02
March
2019
|
02:10 PM
America/New_York

Ohio State joins new effort to close gap between higher education and work

University Innovation Alliance awarded $2.4 million from the Strada Education Network to redesign the handoff from college to career, from the student perspective

The Ohio State University is joining a national group of leading, innovative institutions that are redesigning the college-to-career pathway. The work is supported, in part, by $2.4 million from the Strada Education Network.

The university announced the commitment today and has started the initiative by drawing on the experience of career services staff, who are using new methodologies to reimagine career readiness initiatives to support students in finding gainful employment following graduation.

“This exciting initiative is providing us the tools and resources to work collaboratively across Ohio State in exploring innovative approaches to support the successful transition from college to career for all Ohio State students,” said Nancy Thompson, director for Buckeye Careers.

Currently, Ohio State works with students and employers to help them connect through career fairs, networking events and online resources. The Buckeye Careers program in the Office of Student Life offers career development assistance, support and resources for all Ohio State students. In addition, the university has over 15 college-based career-services offices on campus.

“This is an exciting opportunity to partner with universities around the country to learn how we can better serve our students,” said Ohio State President Michael V. Drake. “As the value of an Ohio State degree continues to grow, we must also ensure that our graduates are well-positioned to transform their educational accomplishments into career success.”

These services point to success: 77 percent of students at Ohio State complete an internship, co-op or other career-related experience. Half of those students who complete the career experience end up taking a job with that organization at graduation.

"Career services are a natural evolution of focus for the student success movement. If we abandon low-income or first-generation students at graduation with a poorly designed handoff between college-to-career, we risk failing to deliver on the full promise of higher education,” said Bridget Burns, executive director of the University Innovation Alliance. “Strada Education Network understands that innovation starts with listening to, and understanding the perspective of students. This project is about providing career services professionals with the capacity and time to redesign career readiness in order to better prepare students for an increasingly dynamic future of work.”

UIA is the leading national coalition of public research universities committed to increasing the number and diversity of college graduates in the United States. Ohio State is a founding member university and part of UIA’s effort to reproduce promising practices across universities that ordinarily compete. UIA’s eleven campuses have produced an additional 27,000 low-income graduates.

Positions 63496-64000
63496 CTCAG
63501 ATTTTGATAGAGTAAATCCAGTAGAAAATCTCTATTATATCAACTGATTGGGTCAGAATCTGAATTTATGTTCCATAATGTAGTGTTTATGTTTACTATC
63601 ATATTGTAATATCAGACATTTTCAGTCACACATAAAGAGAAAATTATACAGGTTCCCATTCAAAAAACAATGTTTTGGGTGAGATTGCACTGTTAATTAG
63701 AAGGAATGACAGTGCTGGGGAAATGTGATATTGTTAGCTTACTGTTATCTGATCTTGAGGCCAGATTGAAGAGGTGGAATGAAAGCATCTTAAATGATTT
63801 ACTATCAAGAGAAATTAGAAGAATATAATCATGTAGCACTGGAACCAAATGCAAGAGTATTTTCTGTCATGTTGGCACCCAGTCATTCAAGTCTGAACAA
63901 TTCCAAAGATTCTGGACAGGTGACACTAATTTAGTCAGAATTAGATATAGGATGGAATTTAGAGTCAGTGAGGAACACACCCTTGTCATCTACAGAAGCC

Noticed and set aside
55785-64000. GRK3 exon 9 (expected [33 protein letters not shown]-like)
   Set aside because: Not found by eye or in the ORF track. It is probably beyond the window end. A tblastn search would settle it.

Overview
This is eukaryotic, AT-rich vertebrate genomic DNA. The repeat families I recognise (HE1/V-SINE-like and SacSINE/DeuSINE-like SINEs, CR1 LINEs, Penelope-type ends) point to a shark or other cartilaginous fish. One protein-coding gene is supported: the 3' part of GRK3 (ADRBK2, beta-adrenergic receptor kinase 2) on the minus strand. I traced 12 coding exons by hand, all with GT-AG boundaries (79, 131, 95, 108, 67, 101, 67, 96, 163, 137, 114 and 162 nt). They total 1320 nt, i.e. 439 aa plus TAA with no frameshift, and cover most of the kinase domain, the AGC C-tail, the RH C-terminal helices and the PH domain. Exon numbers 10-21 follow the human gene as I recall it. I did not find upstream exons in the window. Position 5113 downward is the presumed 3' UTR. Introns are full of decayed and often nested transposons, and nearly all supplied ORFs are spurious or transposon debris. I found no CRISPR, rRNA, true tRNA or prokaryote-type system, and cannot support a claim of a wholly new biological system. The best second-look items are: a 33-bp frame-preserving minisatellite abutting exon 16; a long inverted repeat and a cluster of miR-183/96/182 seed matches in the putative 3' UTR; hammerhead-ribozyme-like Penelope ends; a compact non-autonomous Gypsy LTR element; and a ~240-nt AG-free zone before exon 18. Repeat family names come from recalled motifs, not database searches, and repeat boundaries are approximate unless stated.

The new initiative is built on an intensive analysis of students’ experiences with current career-related activities on seven UIA campuses: Arizona State University, Georgia State University, Ohio State University, Oregon State University, Purdue University, the University of California - Riverside, and the University of Central Florida.

By mapping processes and systems on each campus, teams specially convened for this project, led by career services professionals, will identify where students are encountering roadblocks on the bridge from college to career. University leaders have committed to sharing common challenges and successful strategies for overcoming them to help students make a stronger transition from college to the world of work.

“Education consumers are telling us, loud and clear, that they’re looking for stronger connections between our nation’s colleges and employers. They’re asking for help making the case that their education is relevant,” said Carol D’Amico, executive vice president, National Engagement and Philanthropy at Strada Education Network. “The University Innovation Alliance is not only doing the hard work of mapping the real-world experiences of students, they’re building trust among institutional leaders that are often afraid to share their challenges.”

Recent research suggests that a graduate’s first job can have profound, long-term economic implications. According to a report from Strada Institute for the Future of Work, 43 percent of recent college graduates are underemployed in their first job out of college. Of those, more than half remain so after ten years. By contrast, just one in ten graduates who land a first job appropriate to their skill level slip into underemployment after five years.

Although a Strada-Gallup survey of more than 23,000 adults found that career advice from employers is among the most highly valued, just 20 percent of students report receiving advice from work-based sources. Following the UIA’s process of identifying barriers and opportunities, the UIA plans to engage interested employers to co-create and scale innovations that support students’ transition from higher education to the workplace.